Overachiever: Logan Shaw, RW, Florida Panthers (NHL)
Few people expected 23-year-old Logan Shaw to play in 53 games for the Florida Panthers this season, perhaps not even Shaw himself. The former third-round pick of the 2011 NHL Draft was in the final year of his entry-level deal this season; he split the first between the ECHL and AHL and last season recorded 25 points in 69 AHL games. He completely earned his spot in Florida after an incredible start to the season with Portland, however, scoring seven goals in 13 games. In April, after a demotion to Portland, Shaw scored four times in five games, ending his AHL campaign with 11 goals in 18 games – last year Shaw had 13 goals in 69 games.
Underachiever: Yaroslav Kosov, Magnitogorsk Metallurg (KHL)
The Panthers thought they might have drafted a steal in the fifth round of the 2011 NHL Draft, but the big-bodied Russian, Yaroslav Kosov, hasn’t progressed as expected; rather, his regular season numbers have been uninspiring and this season he dropped from nine points the previous season to just five points in 53 games this year. Since he was drafted, Kosov has just 34 points in 204 games. That said, Kosov, who won’t turn 23 until July, better his regular season numbers with seven points in 19 playoff games this season.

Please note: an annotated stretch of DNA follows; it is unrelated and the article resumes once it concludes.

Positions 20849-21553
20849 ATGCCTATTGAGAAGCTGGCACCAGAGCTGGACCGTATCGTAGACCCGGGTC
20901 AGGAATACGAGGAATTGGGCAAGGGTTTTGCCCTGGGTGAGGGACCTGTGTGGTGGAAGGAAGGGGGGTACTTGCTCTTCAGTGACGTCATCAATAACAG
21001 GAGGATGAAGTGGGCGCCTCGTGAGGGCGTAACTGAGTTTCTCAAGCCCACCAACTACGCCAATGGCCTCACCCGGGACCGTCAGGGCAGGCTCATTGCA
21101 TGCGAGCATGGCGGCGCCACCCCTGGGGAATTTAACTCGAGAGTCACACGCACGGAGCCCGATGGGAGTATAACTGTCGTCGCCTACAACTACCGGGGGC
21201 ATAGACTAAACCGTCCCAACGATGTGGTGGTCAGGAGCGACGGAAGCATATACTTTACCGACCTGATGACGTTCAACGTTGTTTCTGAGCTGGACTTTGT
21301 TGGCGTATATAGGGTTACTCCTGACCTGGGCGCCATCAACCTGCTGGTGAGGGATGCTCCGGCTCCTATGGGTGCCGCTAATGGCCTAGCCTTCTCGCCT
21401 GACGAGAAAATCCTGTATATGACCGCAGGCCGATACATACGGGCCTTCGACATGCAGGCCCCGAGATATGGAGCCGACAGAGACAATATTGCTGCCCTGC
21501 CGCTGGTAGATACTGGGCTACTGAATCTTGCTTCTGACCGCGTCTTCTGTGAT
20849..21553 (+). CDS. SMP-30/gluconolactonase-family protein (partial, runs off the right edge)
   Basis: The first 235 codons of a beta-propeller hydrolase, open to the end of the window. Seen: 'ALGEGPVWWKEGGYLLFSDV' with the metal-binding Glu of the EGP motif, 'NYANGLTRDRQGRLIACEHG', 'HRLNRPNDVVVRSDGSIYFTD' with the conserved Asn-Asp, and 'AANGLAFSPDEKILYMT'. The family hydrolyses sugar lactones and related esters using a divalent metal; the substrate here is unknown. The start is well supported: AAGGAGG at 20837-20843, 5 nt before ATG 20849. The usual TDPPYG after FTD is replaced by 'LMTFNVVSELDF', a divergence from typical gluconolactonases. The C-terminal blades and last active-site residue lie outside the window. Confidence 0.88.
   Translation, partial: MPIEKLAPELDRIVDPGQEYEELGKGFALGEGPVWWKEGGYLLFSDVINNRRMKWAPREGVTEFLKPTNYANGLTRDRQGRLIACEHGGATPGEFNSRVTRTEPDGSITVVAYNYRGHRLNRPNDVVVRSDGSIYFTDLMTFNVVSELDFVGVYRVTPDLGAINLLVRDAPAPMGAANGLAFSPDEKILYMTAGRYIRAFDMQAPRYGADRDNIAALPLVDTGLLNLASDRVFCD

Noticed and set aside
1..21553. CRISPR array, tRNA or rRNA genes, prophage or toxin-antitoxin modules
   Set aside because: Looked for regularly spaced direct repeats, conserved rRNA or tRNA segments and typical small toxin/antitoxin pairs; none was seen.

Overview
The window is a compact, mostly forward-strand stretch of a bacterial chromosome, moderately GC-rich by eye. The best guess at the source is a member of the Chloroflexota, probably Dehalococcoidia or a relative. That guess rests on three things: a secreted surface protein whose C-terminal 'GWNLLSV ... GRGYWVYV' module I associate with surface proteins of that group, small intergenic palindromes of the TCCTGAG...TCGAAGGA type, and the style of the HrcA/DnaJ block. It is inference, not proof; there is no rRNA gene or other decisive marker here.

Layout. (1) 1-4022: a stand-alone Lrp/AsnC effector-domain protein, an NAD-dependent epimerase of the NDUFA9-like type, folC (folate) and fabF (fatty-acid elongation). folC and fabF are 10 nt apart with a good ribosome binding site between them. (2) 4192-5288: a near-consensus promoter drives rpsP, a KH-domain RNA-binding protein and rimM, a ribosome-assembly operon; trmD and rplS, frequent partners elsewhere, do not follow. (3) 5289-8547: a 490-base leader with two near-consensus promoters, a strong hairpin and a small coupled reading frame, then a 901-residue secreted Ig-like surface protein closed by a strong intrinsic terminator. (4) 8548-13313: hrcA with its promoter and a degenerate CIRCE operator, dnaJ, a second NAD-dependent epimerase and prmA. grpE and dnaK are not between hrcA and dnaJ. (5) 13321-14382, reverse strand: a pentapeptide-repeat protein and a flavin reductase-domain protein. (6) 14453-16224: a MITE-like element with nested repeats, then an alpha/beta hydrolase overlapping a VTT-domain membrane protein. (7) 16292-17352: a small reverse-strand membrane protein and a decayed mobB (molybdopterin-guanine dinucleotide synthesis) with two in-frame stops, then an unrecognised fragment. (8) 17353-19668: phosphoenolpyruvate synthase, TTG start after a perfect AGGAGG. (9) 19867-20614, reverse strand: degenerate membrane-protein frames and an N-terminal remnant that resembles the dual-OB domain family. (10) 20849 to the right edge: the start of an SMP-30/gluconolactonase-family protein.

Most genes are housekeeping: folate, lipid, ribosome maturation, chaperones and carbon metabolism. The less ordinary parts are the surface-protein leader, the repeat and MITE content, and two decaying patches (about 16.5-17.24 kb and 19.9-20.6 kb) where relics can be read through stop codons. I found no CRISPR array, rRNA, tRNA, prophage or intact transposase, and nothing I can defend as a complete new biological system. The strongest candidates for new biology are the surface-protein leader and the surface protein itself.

Highest Risk/Reward Prospect: Denis Malgin, C, Zurich (Swiss-A)
Malgin is a fourth round selection from last June’s draft, so there’s not a ton of risk in that regard, but he has since put together an impressive resume that may or may not translate at the NHL level, especially given his diminutive stature. The 19 year old recorded 17 points in 38 games with Zurich this season and was one of the top scorers in the entire World Junior Championships. Best case scenario is that Malgin continues to play well in Switzerland for another season or two and then thrives in North America, but it’s important for fans to temper expectations at this point.
Prospect of the Month: Samuel Montembeault, G, Blainville-Boisbriand Armada (QMJHL)
Montembeault might not be the sole reason the Armada is still in the QMJHL playoffs, but he has played an incredibly important role, particularly in Game 6 against Val d’Or, where he stopped 54 of 56 shots to put his team through to the second round. The Foreurs lost just 18 games in 68 regular season games and finished fourth in the entire QMJHL. In eight playoff appearances as of Apr. 12, Montembeault recorded a 2.26 goals-against average and a .930 save percentage. In March, he recorded his third shutout of the regular season and also allowed just three goals in his last two starts.